The British rally legend Roger Clark (1939-1998) was the first Englishman ever to win the World Rally Championship event. He did that in 1976 by winning the RAC Rally in a Ford Escort RS 1800 MkII.
Clark was active the most in the 1960s and 1970s, in the years before the World Championship was established, so he recorded only 21 WRC starts. His last WRC participation was at 1995 RAC Rally, at the age 56. On his home ground, he was the British rally champion four times – 1965, 1972, 1973 and 1975.
Roger Albert Clark was born on August 5, 1939, in Narborough, Leicestershire. After a graduation at Hinckley Grammar School, Roger joined his father (also named Roger) as an apprentice in his motor dealership, together with younger brother Stan Clark, who also became a rally driver.
In 1956, Clark passed his driving test and he immediately joined the Leicester Car Club. There he met Jim Porter, who later spent an entire career as Roger's co-driver. In the same year, Clark made his rallying debut in Ford Prefect. He was using license plate 2 ANR, which he retained throughout his career and often used for private entries.
The first success for Clark and Porter came in 1961 when they switched to a BMC Mini Cooper. In this car, they won the East Midlands Rally Championship in 1961 and 1962 but also recorded some notable results in the international events in the following years.
Successful performances led to a series of works drives. In 1963, he drove a Triumph TR4 at Spa-Sofia-Liege Rally and a Reliant Sabre in the Alpine Rally. In 1964, he became a factory driver for the Rover Company.
In 1965, Clark debuted at Rallye Monte-Carlo in a Rover 2000, finishing sixth overall and taking a class victory. Privately, he was driving Ford Cortina GT and with that car, he won his first British Rally Championship title.
In 1966, with a championship trophy in his pocket, Clark signed to drive for Ford of Britain. In that time, the main international competition was the European Rally Championship, in which Clark scored two podiums (Acropolis Rally and Coupe des Alpes) in a Ford Cortina Lotus.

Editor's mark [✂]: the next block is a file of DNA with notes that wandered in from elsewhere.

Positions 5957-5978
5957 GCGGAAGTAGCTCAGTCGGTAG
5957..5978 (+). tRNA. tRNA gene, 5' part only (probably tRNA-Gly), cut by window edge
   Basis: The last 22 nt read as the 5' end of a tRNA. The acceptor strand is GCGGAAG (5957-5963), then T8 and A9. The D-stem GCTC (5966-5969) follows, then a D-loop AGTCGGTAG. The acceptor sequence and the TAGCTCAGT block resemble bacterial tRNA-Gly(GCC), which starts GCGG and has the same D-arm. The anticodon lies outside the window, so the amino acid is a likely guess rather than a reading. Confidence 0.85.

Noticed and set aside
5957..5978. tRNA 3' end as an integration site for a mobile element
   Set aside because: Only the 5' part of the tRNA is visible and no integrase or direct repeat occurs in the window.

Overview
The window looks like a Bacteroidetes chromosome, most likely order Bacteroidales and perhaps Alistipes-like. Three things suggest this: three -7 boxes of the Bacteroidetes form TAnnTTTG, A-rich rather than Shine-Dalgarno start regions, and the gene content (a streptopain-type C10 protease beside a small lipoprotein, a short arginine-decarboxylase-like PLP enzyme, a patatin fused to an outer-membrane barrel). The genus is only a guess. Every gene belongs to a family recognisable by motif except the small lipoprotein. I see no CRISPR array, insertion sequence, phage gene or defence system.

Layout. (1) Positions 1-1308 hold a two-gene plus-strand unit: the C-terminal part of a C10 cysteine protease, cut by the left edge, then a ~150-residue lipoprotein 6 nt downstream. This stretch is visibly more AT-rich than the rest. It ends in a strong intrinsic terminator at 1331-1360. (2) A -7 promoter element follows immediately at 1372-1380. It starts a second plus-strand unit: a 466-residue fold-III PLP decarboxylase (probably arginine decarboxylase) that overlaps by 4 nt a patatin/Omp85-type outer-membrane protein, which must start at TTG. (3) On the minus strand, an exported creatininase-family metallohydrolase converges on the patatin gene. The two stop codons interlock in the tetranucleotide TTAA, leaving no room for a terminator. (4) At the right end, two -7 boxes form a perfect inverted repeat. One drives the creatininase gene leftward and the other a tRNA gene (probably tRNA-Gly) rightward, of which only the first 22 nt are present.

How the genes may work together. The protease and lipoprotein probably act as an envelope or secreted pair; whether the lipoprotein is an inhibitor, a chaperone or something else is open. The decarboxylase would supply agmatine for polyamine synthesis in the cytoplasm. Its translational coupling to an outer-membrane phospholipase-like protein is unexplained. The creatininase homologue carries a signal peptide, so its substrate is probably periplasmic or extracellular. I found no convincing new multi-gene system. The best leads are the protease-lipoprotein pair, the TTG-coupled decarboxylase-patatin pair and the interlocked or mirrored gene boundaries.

In 1968, Clark started to race with a Ford Escort, the car he was most associated with. He scored some notable wins in a Ford Escort Twincam during 1968, at Circuit of Ireland, Internationale Tulpenrallye, Acropolis Rally and Scottish Rally. In 1970, the Ford Escort RS 1600 MkI came and Clark scored first win with that car at Circuit of Ireland ERC event.
In 1972, Clark clinched his second BRC title, still driving a Ford Escort RS 1600 MkI. In December 1972, he won for the first time at the RAC Rally, which was a part of the International Championship for Manufacturers. As Jim Porter was working for the rally organizers, Clark's navigator in that victory was Tony Mason.
In 1973, Clark defended the BRC title. In the same year, the World Rally Championship was inaugurated and Clark participated in two WRC events, scoring his first podium with second place at 1973 RAC Rally. He was beaten by Timo Mäkinen in another Ford Escort RS 1600.
In 1975, Roger Clark became the British Rally Champion for the fourth time. This time, his championship-winning car was the Ford Escort RS 1800 MkII. He reached another WRC podium by finishing second at 1975 RAC Rally, again with Tony Mason as a co-driver. Timo Mäkinen was the winner again.
In 1976, the most notable result of Clark's career came, as he finally won the RAC Rally as a part of the World Championship. His navigator in the #6 Ford Escort RS 1800 was Stuart Pegg. Clark was better than Saab's Stig Blomqvist and Ford's Bjorn Waldegard.
In the 1977 WRC season, Clark added two more podiums to his account. He was second at Acropolis Rally and third at the Canadian Criterium Molson du Quebec. At RAC Rally, he finished fourth. In 1978, he focused on the European Rally Championship, finishing fourth in the points with Ford Escort RS 1800. He was rallying with Fords until 1981, recording 1981 RAC Rally as his last event in a professional career.
In 1980, he spent a year driving a Triumph TR7 V8 for British Leyland Cars but without notable results.
In the Group B era, Clark participated at 1984 Lombard RAC Rally with Rothmans Porsche 911 SC RS, finishing in the eleventh place.
When the Group B was dismissed, Clark was using an MG Metro 6R4 for one season in the UK National Championship, alongside co-driver John Robinson. They finished fifth in the points.
Clark never retired completely and he was participating in different rally events even in the 1990s. In 1993, he finished fourth at London – Sydney Marathon with Ford Escort MkI. Two years later, he fielded that car in the London – Mexico Rally but retired.
In 1995, Clark recorded several events with Subaru Impreza. The last one was the 1995 Network Q RAC Rally, which was a part of the World Rally Championship. Clark finished 36th overall and 18th in the N4 class.
Besides competing until the last days of his life (he died of a stroke on January 12, 1998), Roger Clark stayed involved in motorsport through the British Racing Drivers Club and as an owner of the Roger Clark Motorsport company which was preparing rally cars.
He published an autobiography, co-authored by Graham Robson, entitled „Sideways to Victory“. The title of this book speaks the most about Clark's driving style which gave him thousands of fans all over the world.